I would absolutely support the US sending her back. First, she said she wouldn't leave. Secondly, I don't think this type of infraction is what I want diplomatic immunity used for.

All that being said, I think it's unlikely that will happen for the reasons stated by other members. :(
 

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This was being discussed on local (Southern California) talk radio and most people agree it $ucks. However, diplomatic immunity exists to protect diplomats from very real threats and hence should not be waived unless the circumstances are truly exceptional. Is this one? Certainly to the family it is!

Here in the LA area, we frequently have young "gentlemen" from wealthy foreign families racing their Lambos and Ferraris on public streets and diplomatic immunity makes them untouchable. I don't recall that they have killed anyone though. It is just a bad business all around.
 

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Don't know if this has been covered across the pond, or if this link will work. Looks like not for the first time the Special Relationship maybe only cuts one way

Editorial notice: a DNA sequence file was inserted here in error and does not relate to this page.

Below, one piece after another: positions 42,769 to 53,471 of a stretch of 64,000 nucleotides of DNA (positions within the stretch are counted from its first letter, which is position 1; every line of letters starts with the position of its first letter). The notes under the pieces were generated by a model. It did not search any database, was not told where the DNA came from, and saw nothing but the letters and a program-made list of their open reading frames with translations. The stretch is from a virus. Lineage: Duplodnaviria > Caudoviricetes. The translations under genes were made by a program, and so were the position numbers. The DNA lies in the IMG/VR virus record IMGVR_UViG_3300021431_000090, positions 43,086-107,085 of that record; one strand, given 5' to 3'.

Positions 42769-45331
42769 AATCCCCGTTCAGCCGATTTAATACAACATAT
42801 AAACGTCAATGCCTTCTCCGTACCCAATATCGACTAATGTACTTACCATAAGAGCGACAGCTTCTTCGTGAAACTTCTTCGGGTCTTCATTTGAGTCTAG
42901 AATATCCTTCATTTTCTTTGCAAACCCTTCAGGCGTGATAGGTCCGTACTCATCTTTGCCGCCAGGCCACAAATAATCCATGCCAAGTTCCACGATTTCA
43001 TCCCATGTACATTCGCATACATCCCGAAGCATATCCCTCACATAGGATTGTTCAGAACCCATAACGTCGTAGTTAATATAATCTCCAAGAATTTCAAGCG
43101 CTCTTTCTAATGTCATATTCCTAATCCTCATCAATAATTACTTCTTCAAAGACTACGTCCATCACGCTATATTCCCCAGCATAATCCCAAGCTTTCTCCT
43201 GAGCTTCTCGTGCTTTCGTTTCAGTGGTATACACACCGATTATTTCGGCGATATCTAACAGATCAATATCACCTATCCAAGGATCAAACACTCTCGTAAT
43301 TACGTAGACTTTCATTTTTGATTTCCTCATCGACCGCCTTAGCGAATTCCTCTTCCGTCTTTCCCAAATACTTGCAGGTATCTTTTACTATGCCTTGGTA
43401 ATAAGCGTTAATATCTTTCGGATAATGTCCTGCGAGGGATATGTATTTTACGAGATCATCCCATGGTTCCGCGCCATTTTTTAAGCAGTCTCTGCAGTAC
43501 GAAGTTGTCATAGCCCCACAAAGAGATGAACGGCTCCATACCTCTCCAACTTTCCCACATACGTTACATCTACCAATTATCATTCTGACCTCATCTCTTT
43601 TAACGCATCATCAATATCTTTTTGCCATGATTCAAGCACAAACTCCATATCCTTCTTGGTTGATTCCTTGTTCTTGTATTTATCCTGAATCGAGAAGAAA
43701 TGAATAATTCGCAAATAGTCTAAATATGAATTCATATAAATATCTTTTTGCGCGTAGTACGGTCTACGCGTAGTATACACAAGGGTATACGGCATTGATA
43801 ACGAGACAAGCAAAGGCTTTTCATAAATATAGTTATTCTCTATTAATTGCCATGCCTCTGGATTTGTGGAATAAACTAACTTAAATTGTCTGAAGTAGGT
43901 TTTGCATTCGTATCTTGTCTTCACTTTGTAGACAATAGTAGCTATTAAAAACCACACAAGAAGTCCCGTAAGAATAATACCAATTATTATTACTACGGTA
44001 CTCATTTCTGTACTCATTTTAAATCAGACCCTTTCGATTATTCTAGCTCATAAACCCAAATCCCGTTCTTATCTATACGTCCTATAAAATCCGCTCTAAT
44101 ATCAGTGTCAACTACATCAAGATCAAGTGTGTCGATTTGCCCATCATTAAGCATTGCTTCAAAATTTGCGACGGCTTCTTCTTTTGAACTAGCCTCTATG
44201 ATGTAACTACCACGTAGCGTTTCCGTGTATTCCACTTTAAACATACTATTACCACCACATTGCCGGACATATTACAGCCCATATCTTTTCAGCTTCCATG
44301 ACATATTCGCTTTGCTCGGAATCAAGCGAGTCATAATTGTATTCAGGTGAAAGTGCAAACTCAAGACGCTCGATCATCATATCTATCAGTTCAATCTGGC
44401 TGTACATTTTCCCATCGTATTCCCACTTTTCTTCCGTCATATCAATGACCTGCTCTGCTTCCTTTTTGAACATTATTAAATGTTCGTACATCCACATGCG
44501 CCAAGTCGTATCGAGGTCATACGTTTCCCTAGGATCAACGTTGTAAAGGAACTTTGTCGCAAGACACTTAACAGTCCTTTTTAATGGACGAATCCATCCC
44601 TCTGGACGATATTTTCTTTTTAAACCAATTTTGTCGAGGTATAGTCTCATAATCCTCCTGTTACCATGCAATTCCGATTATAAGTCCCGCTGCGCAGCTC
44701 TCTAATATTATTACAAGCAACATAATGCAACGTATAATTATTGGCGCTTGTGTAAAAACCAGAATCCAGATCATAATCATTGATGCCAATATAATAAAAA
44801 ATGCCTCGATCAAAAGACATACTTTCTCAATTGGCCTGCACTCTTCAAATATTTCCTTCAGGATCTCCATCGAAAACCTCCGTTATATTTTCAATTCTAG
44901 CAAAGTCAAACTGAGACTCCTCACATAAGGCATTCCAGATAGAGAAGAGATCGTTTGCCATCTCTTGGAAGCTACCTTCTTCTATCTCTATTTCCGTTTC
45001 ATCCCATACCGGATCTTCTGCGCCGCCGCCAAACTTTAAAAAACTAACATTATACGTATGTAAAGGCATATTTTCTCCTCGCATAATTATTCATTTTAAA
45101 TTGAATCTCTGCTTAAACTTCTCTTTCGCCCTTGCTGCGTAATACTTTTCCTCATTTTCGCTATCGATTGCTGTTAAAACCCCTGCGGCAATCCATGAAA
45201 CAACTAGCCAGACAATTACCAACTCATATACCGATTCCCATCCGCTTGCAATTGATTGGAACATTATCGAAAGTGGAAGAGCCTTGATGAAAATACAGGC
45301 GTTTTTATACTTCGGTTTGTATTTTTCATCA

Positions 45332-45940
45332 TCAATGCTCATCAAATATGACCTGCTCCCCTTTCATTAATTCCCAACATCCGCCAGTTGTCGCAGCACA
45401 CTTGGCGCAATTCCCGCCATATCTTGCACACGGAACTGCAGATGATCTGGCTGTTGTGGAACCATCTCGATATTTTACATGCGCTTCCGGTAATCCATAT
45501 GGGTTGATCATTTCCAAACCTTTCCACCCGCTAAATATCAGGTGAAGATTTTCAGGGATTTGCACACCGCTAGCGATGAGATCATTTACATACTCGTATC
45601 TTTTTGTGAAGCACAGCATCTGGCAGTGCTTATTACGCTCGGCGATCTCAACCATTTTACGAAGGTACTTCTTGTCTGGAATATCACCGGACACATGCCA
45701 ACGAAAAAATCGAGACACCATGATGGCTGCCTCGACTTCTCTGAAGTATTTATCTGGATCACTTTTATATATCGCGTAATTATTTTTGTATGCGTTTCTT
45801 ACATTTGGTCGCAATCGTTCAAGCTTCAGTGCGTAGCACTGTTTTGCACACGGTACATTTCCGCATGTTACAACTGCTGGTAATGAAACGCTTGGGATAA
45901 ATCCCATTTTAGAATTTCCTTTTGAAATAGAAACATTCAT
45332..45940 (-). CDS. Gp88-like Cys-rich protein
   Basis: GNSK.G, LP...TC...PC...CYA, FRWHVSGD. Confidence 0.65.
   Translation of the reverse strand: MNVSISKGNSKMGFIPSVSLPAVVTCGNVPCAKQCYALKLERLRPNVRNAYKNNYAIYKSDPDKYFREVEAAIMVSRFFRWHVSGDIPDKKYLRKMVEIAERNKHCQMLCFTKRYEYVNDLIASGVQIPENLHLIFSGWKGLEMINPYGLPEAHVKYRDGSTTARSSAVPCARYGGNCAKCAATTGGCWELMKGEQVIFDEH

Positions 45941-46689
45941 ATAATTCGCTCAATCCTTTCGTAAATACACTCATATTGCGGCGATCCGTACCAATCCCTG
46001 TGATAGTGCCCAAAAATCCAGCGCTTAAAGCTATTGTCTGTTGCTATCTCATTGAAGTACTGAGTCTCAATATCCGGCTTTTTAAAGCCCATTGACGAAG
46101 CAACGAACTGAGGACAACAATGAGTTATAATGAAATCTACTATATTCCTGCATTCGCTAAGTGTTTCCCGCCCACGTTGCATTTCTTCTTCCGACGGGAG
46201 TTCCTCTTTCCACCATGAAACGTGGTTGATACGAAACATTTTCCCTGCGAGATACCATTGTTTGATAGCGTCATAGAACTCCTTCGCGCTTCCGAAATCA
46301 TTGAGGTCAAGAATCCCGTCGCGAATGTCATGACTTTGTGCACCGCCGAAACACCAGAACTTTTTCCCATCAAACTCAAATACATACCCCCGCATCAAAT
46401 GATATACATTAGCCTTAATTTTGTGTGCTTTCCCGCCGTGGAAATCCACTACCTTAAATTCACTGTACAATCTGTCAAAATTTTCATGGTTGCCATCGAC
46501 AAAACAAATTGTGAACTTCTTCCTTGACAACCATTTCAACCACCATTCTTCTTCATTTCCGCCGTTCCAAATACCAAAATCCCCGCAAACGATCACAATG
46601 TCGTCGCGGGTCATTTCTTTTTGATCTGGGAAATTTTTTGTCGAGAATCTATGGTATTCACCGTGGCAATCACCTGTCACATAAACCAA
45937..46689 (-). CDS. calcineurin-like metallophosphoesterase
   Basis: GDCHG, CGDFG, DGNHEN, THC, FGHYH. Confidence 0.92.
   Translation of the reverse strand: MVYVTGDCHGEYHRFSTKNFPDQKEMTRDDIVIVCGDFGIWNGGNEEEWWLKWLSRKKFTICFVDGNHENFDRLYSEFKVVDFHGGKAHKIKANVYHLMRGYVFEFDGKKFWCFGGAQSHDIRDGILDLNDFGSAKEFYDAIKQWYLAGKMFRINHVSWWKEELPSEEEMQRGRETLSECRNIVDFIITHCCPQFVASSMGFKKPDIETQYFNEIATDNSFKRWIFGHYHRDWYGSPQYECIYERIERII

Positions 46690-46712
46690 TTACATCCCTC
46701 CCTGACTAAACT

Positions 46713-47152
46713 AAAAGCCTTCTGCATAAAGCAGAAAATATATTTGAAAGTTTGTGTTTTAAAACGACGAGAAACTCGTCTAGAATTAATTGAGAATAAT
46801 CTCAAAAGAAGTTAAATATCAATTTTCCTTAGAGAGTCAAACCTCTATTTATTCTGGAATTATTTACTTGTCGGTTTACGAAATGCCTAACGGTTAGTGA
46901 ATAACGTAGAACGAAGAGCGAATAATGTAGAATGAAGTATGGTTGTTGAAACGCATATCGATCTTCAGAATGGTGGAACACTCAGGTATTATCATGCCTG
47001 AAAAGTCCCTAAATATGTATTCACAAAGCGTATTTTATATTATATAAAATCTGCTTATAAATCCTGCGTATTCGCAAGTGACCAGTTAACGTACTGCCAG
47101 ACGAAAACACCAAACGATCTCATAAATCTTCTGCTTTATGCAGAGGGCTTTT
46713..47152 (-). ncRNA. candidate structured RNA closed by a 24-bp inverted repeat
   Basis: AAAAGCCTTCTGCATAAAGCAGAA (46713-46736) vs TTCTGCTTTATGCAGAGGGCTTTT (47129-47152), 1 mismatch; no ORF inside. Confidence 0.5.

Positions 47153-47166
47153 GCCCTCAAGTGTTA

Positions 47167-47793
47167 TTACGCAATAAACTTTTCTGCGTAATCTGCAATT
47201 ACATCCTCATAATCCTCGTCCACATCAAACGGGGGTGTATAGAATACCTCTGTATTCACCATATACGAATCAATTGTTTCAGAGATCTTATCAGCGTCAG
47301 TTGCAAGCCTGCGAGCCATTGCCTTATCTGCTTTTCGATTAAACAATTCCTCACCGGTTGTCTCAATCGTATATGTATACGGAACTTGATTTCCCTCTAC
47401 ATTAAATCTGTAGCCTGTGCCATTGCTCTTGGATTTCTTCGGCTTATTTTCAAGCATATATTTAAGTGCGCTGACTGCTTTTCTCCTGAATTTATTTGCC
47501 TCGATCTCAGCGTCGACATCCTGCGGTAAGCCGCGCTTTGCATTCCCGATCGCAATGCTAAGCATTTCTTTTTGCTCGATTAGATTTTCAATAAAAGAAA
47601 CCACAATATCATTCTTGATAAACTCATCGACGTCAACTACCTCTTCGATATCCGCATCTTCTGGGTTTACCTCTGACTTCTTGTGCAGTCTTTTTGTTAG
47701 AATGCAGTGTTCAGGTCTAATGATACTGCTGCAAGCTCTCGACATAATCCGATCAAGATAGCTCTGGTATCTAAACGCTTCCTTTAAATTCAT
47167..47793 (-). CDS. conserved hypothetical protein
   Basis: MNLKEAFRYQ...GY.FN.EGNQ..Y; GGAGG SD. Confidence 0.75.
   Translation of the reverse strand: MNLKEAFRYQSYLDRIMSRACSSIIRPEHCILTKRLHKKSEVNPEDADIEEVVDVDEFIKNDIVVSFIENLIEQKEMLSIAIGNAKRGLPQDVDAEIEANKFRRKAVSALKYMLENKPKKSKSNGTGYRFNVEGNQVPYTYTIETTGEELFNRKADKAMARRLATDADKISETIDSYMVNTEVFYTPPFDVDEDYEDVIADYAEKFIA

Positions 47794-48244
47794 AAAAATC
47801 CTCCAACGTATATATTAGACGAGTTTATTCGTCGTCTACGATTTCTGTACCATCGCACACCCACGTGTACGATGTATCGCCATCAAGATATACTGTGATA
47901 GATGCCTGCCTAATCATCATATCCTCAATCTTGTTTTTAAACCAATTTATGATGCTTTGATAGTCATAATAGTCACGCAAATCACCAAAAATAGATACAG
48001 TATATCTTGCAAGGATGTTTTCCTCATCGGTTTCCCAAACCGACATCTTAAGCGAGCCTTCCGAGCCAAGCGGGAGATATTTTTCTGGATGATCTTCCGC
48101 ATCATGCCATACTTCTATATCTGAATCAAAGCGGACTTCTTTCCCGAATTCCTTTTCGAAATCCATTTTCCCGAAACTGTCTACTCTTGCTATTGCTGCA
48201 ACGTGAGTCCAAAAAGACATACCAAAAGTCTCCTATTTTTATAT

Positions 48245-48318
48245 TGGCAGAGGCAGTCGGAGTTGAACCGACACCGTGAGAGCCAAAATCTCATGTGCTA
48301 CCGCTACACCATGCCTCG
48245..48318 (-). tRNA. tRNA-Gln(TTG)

Nothing to do with Special Relationship, just standard diplomatic practice. Revoking immunity would set a very dangerous precedent. Unfortunate in this circumstance. Immunity exists to protect diplomats and family members from disappearing in hostile countries with impunity.

In any event, the Foreign Office and State Department "may" be able to work something out. Tricky I agree. Likely the wife of a career diplomat/bureaucrat, so technically not "political".

Ideally the woman would have remained to aid the investigation. She can't be prosecuted, full stop. Were a UK diplomat here found to be at fault, we couldn't prosecute either. Will wager there are numerous examples of this involving diplomats from all sorts of countries which haven't been widely reported. (Take care how you cross the street near the UN. :()

Insert historical perspective for any here who recall hostage exchanges at the Brandenburg Gate... Hong Kong probably not such a good spot anymore either. :(